GLOBAL REGULATION: EU Money Laundering Overhaul Targets Private Banking.

As published on finews.com, Friday 30 July, 2021.

The latest comprehensive anti-money laundering proposal from the EU heralds a new era of drastic, prescriptive measures for banks and crypto-asset providers.

The European Commission last week announced what it called an «ambitious package» of legislation to fight financial crime, much of it ostensibly in response to the regulatory fiasco surrounding the investigations into the extensive money laundering at Danske Bank’s branch in Estonia.

The entire package, totaling well over 300 pages of proposed legislation, certainly looks comprehensive. As part of it, the commission calls for the creation of a new EU Anti-Money Laundering Authority, while announcing very prescriptive, standardized requirements for customer due diligence and beneficial ownership. It also fully co-opts crypto-providers in the new regulation and detailed plans to introduce a 10,000 euro ($11,792) hard limit on cash transactions.

For Swiss finance, this will be just the start. Buried in the raft of new legislation, private banking sits squarely as a higher risk factor in the specific proposal aimed at preventing the use of the EU’s financial system for money laundering or terrorist financing.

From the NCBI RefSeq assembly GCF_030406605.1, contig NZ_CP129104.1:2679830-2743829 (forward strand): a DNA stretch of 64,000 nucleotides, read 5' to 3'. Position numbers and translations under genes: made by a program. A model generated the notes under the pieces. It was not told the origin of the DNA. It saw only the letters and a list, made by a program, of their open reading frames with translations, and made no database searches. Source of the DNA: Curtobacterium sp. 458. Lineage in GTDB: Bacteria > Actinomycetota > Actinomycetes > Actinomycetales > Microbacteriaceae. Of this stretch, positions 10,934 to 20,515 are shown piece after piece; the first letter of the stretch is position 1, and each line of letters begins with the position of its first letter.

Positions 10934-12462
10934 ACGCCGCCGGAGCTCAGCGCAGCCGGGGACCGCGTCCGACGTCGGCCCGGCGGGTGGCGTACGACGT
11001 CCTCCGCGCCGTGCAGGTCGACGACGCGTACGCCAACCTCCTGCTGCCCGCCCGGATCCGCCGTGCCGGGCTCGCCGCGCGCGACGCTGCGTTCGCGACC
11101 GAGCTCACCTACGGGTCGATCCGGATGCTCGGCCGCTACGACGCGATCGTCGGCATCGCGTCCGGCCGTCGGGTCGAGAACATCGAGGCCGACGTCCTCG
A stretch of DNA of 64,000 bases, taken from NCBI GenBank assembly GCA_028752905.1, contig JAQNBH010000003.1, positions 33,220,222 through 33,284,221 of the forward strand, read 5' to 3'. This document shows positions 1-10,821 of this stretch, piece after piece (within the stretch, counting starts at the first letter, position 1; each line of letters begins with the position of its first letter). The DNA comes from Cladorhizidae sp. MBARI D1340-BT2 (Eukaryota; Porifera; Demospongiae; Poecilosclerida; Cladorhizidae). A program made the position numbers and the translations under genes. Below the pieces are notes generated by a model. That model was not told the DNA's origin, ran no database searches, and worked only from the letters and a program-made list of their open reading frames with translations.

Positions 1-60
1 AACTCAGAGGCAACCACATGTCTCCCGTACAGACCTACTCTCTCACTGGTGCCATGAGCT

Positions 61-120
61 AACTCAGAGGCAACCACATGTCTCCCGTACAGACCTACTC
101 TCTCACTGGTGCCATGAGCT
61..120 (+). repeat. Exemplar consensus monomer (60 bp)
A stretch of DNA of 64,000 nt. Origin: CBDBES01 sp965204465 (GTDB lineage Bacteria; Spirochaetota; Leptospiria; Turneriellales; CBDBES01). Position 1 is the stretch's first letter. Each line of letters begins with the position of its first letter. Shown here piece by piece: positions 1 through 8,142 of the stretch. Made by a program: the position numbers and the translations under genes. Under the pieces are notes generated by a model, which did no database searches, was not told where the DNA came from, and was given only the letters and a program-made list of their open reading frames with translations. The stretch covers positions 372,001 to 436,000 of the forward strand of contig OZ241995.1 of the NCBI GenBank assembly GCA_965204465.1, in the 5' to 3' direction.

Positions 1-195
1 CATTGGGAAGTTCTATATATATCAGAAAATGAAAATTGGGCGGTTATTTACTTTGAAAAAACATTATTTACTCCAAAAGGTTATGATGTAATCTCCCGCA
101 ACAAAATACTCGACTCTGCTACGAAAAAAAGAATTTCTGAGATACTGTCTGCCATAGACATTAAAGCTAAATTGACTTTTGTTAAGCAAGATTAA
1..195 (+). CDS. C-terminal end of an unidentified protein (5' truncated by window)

Although not altogether surprising, it does mean that most Swiss banks are likely to have to bear the full brunt of the new legislation for any business in the EU or any euro-related transactions. In short, Swiss finance is unlikely ever to benefit from simplified customer due diligence measures related to any EU clients or entities.

It may not sound like much, but the new requirements will require them to implement and monitor on an ongoing basis very rigorous identification and verification procedures while holding watertight records of the purpose of the account, economic rationale of transactions, sources of funds and their destination.

Written rationales of the latter including a bare modicum of additional, relevant information have always been the bane of most private banking client remediation efforts, whether conducted internally or outsourced.

The new legislation is likely to trigger a fresh round of pained trawling to the new standard, regardless of whether large-scale remediation efforts have been completed in the recent past, such as those undertaken by Julius Baer under the ATLAS project. Although this might sound eminently familiar to many other regulatory jurisdictions, the level of granularity and prescriptiveness and directly-applicable rules are new for the EU.

The same goes for the planned rules around beneficial ownership where the EU appears intent on setting clear rules around the identification of direct or indirect control of corporate and legal entities, setting a bar of 25 percent ownership interest plus one share.

It also stipulates appointment rights of more than half of board members and/or any ability to exert significant influence on decisions, whether through voting, veto, informal agreements, family relatives, or nominee arrangements. Importantly, any changes in beneficial ownership are required to be updated within 14 calendar days of the change.